AUSTRALIAN farmers will have access to double strength mouse bait as they try to bring the current horror plague under control.
The Australian Pesticides and Veterinary Medicines Authority have issued a permit for the use of bait with 50 milligrams a kilogram of zinc phosphide, up from previous levels of 25mg/kg.
Grain Producers Australia chairman Andrew Weidemann said this would help improve the kill rate.
"Research has shown that at 25mg/kg the mouse can often receive a sublethal dose of zinc phosphide, which then causes aversions to the bait which is not what you want," Mr Weidemann said.
He welcomed the news of the permit, which has come after collaboration between GPA, CSIRO, the Centre for Invasive Species Solutions and the Grains Research and Development Corporation to find methods to deliver better mouse control to growers.
"Mouse plagues are causing significant social, economic and environmental damage," he said.
"A study conducted after the nation's worst-ever mouse plague in 1993, which caused an estimated equivalent value today of $100 million worth of damage, and calculated the cost of mice damage to
the grains industry at $22 million to $44 million per year.
He warned there was scope for even higher damage than '93 this year.
"GPA's analysis also estimates mouse damage to crops, stored feed, buildings and equipment could potentially exceed $200 million to $300 million today along with crop losses of up to 30 per cent, if left uncontrolled," he said.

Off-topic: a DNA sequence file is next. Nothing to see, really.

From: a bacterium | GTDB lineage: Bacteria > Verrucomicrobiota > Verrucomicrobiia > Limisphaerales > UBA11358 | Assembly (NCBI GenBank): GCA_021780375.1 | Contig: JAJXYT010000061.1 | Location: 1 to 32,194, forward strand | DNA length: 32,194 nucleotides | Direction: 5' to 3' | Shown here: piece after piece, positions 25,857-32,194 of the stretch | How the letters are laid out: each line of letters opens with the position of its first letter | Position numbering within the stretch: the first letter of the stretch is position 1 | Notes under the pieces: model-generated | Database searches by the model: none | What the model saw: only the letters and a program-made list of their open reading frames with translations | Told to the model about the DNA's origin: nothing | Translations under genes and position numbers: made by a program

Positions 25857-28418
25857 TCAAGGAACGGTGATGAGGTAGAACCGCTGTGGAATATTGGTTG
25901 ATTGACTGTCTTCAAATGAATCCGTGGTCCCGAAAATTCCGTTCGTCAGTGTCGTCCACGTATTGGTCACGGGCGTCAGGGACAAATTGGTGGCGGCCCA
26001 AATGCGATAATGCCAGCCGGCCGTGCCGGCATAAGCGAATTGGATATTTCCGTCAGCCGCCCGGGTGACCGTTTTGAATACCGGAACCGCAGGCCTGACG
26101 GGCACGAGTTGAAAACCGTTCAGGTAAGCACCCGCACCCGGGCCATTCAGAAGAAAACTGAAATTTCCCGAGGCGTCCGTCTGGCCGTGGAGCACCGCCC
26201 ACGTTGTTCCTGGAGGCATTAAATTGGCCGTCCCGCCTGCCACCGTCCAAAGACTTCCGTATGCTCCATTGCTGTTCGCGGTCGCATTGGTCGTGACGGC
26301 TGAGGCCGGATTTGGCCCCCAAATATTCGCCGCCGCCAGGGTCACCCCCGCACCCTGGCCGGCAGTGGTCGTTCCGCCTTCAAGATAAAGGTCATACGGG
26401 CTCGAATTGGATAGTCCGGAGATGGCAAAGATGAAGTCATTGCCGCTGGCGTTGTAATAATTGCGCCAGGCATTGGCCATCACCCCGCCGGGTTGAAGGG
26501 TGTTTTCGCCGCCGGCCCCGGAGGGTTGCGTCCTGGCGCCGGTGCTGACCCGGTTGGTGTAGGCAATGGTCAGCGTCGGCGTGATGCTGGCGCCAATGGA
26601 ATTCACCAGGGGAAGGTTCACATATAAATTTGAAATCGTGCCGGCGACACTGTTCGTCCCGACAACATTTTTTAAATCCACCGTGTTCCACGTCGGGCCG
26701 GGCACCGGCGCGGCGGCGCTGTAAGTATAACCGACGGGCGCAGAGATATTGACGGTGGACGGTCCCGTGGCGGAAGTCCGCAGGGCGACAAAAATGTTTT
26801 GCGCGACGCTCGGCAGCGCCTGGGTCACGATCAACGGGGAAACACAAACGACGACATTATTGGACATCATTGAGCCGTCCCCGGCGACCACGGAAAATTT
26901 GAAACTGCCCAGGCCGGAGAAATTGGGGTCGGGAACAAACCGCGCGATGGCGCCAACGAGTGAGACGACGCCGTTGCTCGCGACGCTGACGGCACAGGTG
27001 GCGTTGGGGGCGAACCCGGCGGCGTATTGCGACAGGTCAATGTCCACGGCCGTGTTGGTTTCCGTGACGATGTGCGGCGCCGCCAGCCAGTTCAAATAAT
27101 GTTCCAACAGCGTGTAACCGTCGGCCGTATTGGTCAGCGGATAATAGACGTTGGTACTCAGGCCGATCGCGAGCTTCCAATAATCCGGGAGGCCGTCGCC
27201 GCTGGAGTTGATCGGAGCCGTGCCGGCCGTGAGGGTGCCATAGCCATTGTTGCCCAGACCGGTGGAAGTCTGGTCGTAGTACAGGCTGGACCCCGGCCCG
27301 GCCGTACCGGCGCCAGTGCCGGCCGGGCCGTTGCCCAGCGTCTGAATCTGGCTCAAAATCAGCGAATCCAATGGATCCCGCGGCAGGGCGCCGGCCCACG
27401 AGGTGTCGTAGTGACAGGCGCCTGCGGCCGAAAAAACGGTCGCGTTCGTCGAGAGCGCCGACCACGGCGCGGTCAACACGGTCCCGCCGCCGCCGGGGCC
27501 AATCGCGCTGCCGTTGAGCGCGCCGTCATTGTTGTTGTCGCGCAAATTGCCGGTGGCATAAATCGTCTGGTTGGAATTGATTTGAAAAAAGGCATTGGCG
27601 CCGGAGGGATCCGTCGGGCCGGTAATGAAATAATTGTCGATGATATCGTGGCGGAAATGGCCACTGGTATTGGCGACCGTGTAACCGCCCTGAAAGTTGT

"However, the APVMA permit based on new CSIRO research funded by GRDC will expand effective options for producers experiencing anti-feeding behaviour in plague mouse populations."
CSIRO researcher, Steve Henry, who led the study said the lab findings showed the bait prepared at this new mixing rate was lethal in all mice while the previous bait mixing rates was only lethal in 50pc.
"It is critical that every grain of bait represents a lethal dose," Mr Henry said.
"Our lab research has shown that mice rapidly develop aversion to the bait, meaning that if they do not consume a lethal dose from one
grain of bait, they will not consumer any more toxic grain," Mr Henry said.
CISS studies showed doubling the strength of the bait rather than doubling application rates was far more effective, mainly due to the anti-feeding behaviour once a mouse has consumed a sub-lethal dose of the bait.
GPA applied to the APVMA for the emergency permit for the double-strength bait.
And Mr Weidemann said he was hopeful the bait would be available to growers quickly.
Farm chemical manufacturing companies ACTA, Imtrade, PCT, Wilhelm Rural and 4Farmers have also supported the permit application and will now begin manufacturing product and distribution to growers.
The story Double strength mouse bait to bolster eradication efforts first appeared on Farm Online.